If SSM is deployed in a network already configured for PIM-SM (Cisco IOS Release 12.0 or later releases is recommended), then only the last hop routers must be upgraded to a Cisco IOS software image that supports SSM. Routers that are not directly connected to receivers do not have to upgrade to a Cisco IOS software image that supports SSM. In general, these nonlast hop routers must only run PIM-SM in the SSM range, and may need additional access control configuration to suppress MSDP signalling, registering, or PIM-SM shared tree operations from occurring within the SSM range.
The SSM mode of operation is enabled by configuring the SSM range through the ip pim ssm global configuration command. This configuration has the following effects:
•For groups within the SSM range, (S, G) channel subscriptions are accepted through IGMPv3 INCLUDE mode membership reports, IGMP v3lite, or URD (each of these methods must be configured on a per-interface basis). IGMP v3lite and URD (S, G) channel subscriptions are ignored for groups outside the SSM range.
Both IGMP v3lite and URD are based on utilizing existing application IGMP group membership and extending it with their respective (S, G) channel subscription mechanism, which is ignored by Cisco IOS software outside the SSM range of addresses. Within the SSM range, IGMP Version 1 (IGMPv1) or Version 2 (IGMPv2) group membership reports or IGMPv3 EXCLUDE mode membership reports are acted upon only in conjunction with an (S, G) specific membership report from URD or IGMP v3lite.
•PIM operations within the SSM range of addresses change to PIM-SSM, a mode derived from PIM-SM. In this mode, only PIM (S, G) join and prune messages are generated by the router, and no (S, G) rendezvous point tree (RPT) or (*, G) RPT messages are generated. Incoming messages related to RPT operations are ignored or rejected and incoming PIM register messages are immediately answered with register-stop messages. PIM-SSM is backward compatible with PIM-SM, unless a router is a last hop router. Therefore, routers that are not last hop routers can run PIM-SM for SSM groups (for example, if they do not yet support SSM).
•No MSDP Source-Active (SA) messages within the SSM range will be accepted, generated, or forwarded.
IGMPv3 Host Signalling
IGMPv3 is the third version of the IETF standards track protocol in which hosts signal membership to last hop routers of multicast groups. IGMPv3 introduces the ability for hosts to signal group membership with filtering capabilities with respect to sources. A host can either signal that it wants to receive traffic from all sources sending to a group except for some specific sources (called EXCLUDE mode), or that it wants to receive traffic only from some specific sources sending to the group (called INCLUDE mode).
IGMPv3 can operate with both ISM and SSM. In ISM, both EXCLUDE and INCLUDE mode reports are applicable. In SSM, only INCLUDE mode reports are accepted by the last hop router. EXCLUDE mode reports are ignored.
IGMP v3lite Host Signalling
IGMP v3lite is a Cisco-developed transitional solution for application developers to immediately start programming SSM applications. It allows you to write and run SSM applications on hosts that do not yet support IGMPv3 in their operating system kernel.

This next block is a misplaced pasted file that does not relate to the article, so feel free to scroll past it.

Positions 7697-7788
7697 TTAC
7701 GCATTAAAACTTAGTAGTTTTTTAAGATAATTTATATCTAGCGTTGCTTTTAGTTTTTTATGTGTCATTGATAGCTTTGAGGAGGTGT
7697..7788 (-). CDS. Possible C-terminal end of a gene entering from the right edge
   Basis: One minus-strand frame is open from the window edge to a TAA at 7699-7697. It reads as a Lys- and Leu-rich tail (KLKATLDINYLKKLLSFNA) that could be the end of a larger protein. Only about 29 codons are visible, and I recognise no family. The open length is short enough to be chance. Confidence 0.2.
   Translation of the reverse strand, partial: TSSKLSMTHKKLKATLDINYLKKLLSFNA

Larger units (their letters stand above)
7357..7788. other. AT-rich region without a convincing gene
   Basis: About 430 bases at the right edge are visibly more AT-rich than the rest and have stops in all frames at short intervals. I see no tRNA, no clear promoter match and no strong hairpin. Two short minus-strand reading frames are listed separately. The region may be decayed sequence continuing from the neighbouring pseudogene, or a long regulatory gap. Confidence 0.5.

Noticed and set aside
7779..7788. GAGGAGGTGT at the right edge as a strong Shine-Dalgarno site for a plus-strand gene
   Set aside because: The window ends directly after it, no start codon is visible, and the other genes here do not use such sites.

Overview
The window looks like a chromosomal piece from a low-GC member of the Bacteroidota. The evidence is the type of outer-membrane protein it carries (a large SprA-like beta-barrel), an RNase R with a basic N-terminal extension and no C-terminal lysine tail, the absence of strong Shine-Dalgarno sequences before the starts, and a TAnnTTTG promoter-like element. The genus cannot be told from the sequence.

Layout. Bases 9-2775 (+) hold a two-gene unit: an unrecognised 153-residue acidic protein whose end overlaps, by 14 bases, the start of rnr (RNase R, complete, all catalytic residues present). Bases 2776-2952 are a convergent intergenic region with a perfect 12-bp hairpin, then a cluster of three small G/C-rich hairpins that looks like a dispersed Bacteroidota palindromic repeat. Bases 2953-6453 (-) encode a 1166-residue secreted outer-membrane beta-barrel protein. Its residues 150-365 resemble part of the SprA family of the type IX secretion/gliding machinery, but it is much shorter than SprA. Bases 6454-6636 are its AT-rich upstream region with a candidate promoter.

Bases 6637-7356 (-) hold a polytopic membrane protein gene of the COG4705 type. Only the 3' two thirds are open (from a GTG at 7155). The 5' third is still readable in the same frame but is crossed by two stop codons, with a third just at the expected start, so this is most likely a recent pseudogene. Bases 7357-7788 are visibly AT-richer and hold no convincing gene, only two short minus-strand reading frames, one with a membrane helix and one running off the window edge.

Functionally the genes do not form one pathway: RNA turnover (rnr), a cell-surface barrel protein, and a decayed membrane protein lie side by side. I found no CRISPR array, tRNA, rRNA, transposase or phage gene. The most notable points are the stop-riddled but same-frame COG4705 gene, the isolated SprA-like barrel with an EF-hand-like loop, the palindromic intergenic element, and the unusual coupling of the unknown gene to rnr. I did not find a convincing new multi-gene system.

Applications must be compiled with the Host Side IGMP Library (HSIL) for IGMP v3lite. This software provides applications with a subset of the IGMPv3 applications programming interface (API) that is required to write SSM applications. HSIL was developed for Cisco by Talarian and is available from the following web page:
One part of the HSIL is a client library linked to the SSM application. It provides the SSM subset of the IGMPv3 API to the SSM application. If possible, the library checks whether the operating system kernel supports IGMPv3. If it does, then the API calls simply are passed through to the kernel. If the kernel does not support IGMPv3, then the library uses the IGMP v3lite mechanism.
When using the IGMP v3lite mechanism, the library tells the operating system kernel to join to the whole multicast group, because joining to the whole group is the only method for the application to receive traffic for that multicast group (if the operating system kernel only supports IGMPv1 or IGMPv2). In addition, the library signals the (S, G) channel subscriptions to an IGMP v3lite server process, which is also part of the HSIL. A server process is needed because multiple SSM applications may be on the same host. This server process will then send IGMP v3lite-specific (S, G) channel subscriptions to the last hop Cisco IOS router, which needs to be enabled for IGMP v3lite. This Cisco IOS router will then "see" both the IGMPv1 or IGMPv2 group membership report from the operating system kernel and the (S, G) channel subscription from the HSIL daemon. If the router sees both of these messages, it will interpret them as an SSM (S, G) channel subscription and join to the channel through PIM-SSM. We recommend referring to the documentation accompanying the HSIL software for further information on how to utilize IGMP v3lite with your application.
IGMP v3lite is supported by Cisco only through the API provided by the HSIL, not as a function of the router independent of the HSIL. By default, IGMP v3lite is disabled. When IGMP v3lite is configured through the ip igmp v3lite interface configuration command on an interface, it will be active only for IP multicast addresses in the SSM range.
URD Host Signalling
URD is a Cisco-developed transitional solution that allows existing IP multicast receiver applications to be used with SSM without the need to modify the application and change or add any software on the receiver host running the application. URD is a content provider solution in which the receiver applications can be started or controlled through a web browser.